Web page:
Log in register
piqd uses cookies and other analytical tools to offer this service and to enhance your user experience.

Your podcast discovery platform

Curious minds select the most fascinating podcasts from around the world. Discover hand-piqd audio recommendations on your favorite topics.

You are currently in channel:

Boom and bust

Malia Politzer
Editor of International Investigative Journalist
View piqer profile
piqer: Malia Politzer
Friday, 21 December 2018

Household Name: How Kentucky Fried Chicken Became Synonymous With "Christmas" In Japan

Household Name is a brilliant podcast produced by Business Insider that tells the surprising and often hidden stories behind the biggest household brands—how, for example, Trader Joe's Two Buck Chuck (an inexpensive, but highly acclaimed white wine) got its name, how the Starbucks Pumpkin Pie Latte became the mass sensation that it is today, and why FIMA regularly checks whether an International House of Pancakes is open, in order to assess the seriousness of a natural disaster like a flood, hurricane or tornado.

In this holiday-themed episode, producer Sally Herships goes to Japan, where Kentucky Fried Chicken (KFC) has become synonymous with Christmas cheer and Colonel Sanders an alter ego to Santa Claus, to explore how the fast food chain managed to colonize the holiday.

Her search leads her to a Japanese man named Takashi Okowara, a former sales manager for a printing and packaging company, who was recruited to introduce KFC to Japan during the World Fair in 1970. Rather than taking the higher level management job he was initially offered, he chose to run the first KFC introduced to Japan and work his way up.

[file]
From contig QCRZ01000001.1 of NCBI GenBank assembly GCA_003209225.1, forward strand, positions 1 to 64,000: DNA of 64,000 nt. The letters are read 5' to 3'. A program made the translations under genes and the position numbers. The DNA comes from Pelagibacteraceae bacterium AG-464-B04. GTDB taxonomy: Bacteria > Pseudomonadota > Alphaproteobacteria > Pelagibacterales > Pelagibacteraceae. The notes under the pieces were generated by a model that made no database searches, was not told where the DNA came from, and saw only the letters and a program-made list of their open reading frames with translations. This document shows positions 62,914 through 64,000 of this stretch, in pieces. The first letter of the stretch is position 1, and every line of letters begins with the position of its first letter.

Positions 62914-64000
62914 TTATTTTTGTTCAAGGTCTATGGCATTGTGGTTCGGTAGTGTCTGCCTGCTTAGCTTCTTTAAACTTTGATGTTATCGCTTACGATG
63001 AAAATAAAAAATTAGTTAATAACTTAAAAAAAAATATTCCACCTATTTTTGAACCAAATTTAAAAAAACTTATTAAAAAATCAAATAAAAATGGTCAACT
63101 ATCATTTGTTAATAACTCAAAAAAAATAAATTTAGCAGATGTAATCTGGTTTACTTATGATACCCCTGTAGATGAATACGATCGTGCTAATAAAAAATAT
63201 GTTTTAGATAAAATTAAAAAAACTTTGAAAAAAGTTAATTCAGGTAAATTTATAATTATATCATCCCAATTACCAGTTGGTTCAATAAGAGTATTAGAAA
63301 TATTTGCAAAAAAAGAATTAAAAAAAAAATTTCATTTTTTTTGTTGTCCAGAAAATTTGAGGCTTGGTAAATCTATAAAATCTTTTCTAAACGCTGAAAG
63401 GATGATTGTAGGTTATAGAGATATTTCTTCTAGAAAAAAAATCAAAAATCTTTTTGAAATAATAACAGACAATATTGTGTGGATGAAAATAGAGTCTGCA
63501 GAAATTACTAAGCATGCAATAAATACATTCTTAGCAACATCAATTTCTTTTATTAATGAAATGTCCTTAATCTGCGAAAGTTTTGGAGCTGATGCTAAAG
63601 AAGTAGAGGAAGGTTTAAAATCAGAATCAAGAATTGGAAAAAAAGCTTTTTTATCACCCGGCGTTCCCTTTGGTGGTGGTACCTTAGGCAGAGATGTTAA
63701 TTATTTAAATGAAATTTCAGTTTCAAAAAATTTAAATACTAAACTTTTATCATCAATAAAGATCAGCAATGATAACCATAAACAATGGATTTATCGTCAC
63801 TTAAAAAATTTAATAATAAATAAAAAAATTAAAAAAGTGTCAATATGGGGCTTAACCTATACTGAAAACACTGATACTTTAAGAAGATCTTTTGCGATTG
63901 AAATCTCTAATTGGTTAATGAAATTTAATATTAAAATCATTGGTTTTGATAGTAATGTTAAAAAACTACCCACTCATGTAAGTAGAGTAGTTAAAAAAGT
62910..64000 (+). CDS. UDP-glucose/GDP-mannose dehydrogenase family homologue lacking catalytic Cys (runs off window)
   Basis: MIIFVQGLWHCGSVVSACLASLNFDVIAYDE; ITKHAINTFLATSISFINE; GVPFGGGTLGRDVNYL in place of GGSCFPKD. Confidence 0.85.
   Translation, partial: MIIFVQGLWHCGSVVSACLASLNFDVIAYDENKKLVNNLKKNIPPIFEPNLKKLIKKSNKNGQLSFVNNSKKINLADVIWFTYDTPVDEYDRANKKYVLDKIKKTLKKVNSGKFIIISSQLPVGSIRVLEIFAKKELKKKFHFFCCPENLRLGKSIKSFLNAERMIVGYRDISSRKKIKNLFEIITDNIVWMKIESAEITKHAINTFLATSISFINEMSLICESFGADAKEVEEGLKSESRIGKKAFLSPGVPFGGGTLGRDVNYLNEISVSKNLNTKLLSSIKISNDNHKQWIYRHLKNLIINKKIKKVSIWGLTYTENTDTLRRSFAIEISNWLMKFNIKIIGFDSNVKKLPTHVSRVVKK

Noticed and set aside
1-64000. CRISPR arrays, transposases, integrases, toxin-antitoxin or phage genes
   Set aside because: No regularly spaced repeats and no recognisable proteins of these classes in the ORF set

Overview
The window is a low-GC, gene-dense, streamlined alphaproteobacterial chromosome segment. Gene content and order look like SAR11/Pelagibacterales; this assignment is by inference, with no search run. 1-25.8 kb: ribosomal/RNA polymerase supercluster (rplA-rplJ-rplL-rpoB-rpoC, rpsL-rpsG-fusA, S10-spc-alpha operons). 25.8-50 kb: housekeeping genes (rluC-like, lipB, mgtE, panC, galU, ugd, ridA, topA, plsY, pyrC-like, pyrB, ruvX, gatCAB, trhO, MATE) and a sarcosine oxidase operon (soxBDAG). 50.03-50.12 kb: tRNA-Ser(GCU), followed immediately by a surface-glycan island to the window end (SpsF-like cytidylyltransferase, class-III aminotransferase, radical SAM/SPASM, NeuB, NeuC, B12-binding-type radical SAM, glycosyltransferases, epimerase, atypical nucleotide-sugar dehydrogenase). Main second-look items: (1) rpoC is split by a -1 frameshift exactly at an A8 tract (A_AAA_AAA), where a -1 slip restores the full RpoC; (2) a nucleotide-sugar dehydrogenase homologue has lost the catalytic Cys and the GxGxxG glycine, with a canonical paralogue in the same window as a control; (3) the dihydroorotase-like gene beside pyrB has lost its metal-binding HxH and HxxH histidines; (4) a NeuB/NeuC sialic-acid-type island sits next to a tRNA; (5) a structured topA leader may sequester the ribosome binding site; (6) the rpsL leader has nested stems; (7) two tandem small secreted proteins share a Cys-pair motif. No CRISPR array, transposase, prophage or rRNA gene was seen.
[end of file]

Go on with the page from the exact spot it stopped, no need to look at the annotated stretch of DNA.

Initially, he said, the store was a huge flop: Despite his attempts to advertise the product—which he thought was very good—no one was buying KFC. Until one day, a Catholic nun at a nearby school wanted to throw a Christmas party for her kindergarten students. She bought KFC for the party, and requested that Okowara dress up like Santa Clause and dance in front of the kids. He agreed, and did an impromptu dance and sang a song about Christmas and KFC. Soon, other teachers were asking him to come to their classes at Christmas—and he had the idea of promoting KFC as a Christmas product (and substitute for the traditional Christmas turkey).

He became a small local news story. One of the journalists interviewing him asked if KFC was an American tradition, and he said "yes"—knowing it was a lie. Thus, a new tradition was born. 

Household Name: How Kentucky Fried Chicken Became Synonymous With "Christmas" In Japan
2 votes

Would you like to comment? Then register now for free!